I am Australian

by Ian McKenzie 5 months ago in humanity

Alternative National Anthem for Australia

I am Australian
Group of young Australians at Toohey Forest in Brisbane

My Favourite Song

Choosing the song about which I am most passionate is not a problem. Without any doubt, it is “I am Australian”. The song was written in 1987 by Bruce Woodley of the Seekers and by Dobe Newton of The Bushwackers. The lyrics were set to music by Bruce Woodley.

But, more about “I am Australian” a little later.

My Second Most Favourite Song

Choosing my second most favourite song would be an extremely difficult task for me. I have tried doing so, but each time I think I have come up with an answer, I think of another song which would take its place.

My taste in music is eclectic. It is indeed very much driven by my mood. And, those moods can change very quickly. I love classical music, and I also love Rock ‘n Roll, and just about everything in between. What I do know for certain is that life could be very empty without any music.

Contenders

Sitting and thinking about some of my favourite songs and artists, these are some of the thoughts I had.

William Barton

An Australian Aboriginal composer and musician, William Barton plays the oldest woodwind instrument that is used in orchestras. It is thought that the didgeridoo has been played by the Aboriginals of the Northern Territory of Australia for in excess of 40,000 years. Barton and his didgeridoos have found their way into orchestras in recent years especially with the help of Australian composer Peter Sculthorpe.

Traditionally the didgeridoo has been played on its own, or perhaps with beating sticks to give the rhythm. Sculthorpe, who is now deceased, skilfully combined aspects of native Australian Aboriginal music, with the heritage of the west.

Here is a video of Australia’s best known didgeridoo player, William Barton, teaming up with the Australian Youth Orchestra, playing a Sculthorpe composition.

Dr Gurrumul Yunupingu

Australia’s most prominent Aboriginal music artist is, without a doubt, Dr Gurrumul Yunupingu. From the remote community of Galwin’ku on Elcho Island, which is about 500 kms east of Darwin in Australia’s Northern Territory, Yunupingu played; drums, keyboard, guitar and didgeridoo. However, what he is best known for is his incredible unique voice. I have not heard any other artist who sounds even close to the voice of this singer.

Gurrumul, as he was, and still is, generally affectionately known, was totally blind. He died way too young at the age of only forty-six. His album simply called “Gurrumul”, hit triple platinum in Australia.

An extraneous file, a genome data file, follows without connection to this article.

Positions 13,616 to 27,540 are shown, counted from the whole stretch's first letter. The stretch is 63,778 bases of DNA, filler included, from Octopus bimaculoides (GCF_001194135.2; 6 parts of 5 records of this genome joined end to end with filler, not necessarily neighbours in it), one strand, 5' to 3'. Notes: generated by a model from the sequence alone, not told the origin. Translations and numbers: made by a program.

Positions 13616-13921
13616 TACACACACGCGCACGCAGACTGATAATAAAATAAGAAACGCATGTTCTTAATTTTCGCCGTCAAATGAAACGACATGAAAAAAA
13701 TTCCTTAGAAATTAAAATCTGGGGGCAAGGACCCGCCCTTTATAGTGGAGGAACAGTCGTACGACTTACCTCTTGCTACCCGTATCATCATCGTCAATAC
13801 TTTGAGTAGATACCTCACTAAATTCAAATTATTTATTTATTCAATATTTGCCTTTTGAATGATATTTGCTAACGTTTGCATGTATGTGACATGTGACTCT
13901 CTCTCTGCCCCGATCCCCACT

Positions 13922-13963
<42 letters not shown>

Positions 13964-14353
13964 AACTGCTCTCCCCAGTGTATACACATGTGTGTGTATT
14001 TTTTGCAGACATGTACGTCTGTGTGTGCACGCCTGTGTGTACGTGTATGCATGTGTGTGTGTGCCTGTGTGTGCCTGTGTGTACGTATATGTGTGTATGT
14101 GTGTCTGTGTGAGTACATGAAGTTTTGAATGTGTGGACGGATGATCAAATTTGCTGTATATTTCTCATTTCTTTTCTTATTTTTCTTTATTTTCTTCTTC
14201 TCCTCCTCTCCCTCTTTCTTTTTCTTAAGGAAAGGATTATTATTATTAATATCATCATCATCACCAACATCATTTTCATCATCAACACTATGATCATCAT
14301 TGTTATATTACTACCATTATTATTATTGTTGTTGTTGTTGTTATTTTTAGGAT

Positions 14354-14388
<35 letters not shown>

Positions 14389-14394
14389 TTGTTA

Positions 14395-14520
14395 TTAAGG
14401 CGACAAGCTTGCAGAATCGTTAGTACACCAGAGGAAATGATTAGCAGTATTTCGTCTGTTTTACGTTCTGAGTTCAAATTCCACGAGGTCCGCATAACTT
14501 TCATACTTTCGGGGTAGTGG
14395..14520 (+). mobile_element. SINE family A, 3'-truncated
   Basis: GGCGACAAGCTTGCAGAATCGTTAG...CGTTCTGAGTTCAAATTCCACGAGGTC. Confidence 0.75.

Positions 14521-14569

Here is a video of Gurrumul Yunupingu singing in his native Aboriginal language.

Classical Music

This year, 2020, is Beethoven’s 250th birthday. Ludwig van Beethoven is considered one of the greatest composers of all time. He was prolific in his compositions, churning out great symphonies, especially his fifth and ninth, and simple melodies such as Fur Elise, which most of us learnt when learning to play the piano.

Apart from Beethoven and his contemporaries, there are many great modern composers, working not just in the traditional classical genre, but also writing music for movies and even computer games.

John Williams is possibly the greatest film composer of all time. He has won numerous awards and is known for some of the most recognisable and popular film tunes. Ennio Morricone is also well known for his film music. We immediately think of Morricone when we hear the theme from, “The Good, the Bad and the Ugly”, and Morricone is best known for his Westerns and Crime epics. But, my favourite from Ennio Morricone is the “Love Theme” from the film “Cinema Paradiso”. And, my favourite version of that tune is the clean, clear sound of the tune played by a solo violinist, not an orchestra.

Rock ‘n Roll

As a Baby Boomer born in the late 40’s, I grew up with Rock ‘n Roll, and I still love it. In fact I still try to go dancing most weeks, and the dancing I do is Rock ‘n Roll. At a dance, I really would not want to hear any other music but Rock ‘n Roll.

Am I fickle?

No! I do not think that I am. I mentioned earlier that my preference in music is very much mood driven. Ask me tomorrow what my favourite music genres, and/or tunes, are; and I will very likely come up with a different list to what I give you today. Some music takes me longer to appreciate than other music. But, it is a curious thing that the more often I hear music from a particular genre, or even a particular tune, the more I am likely to like it.

I am Australian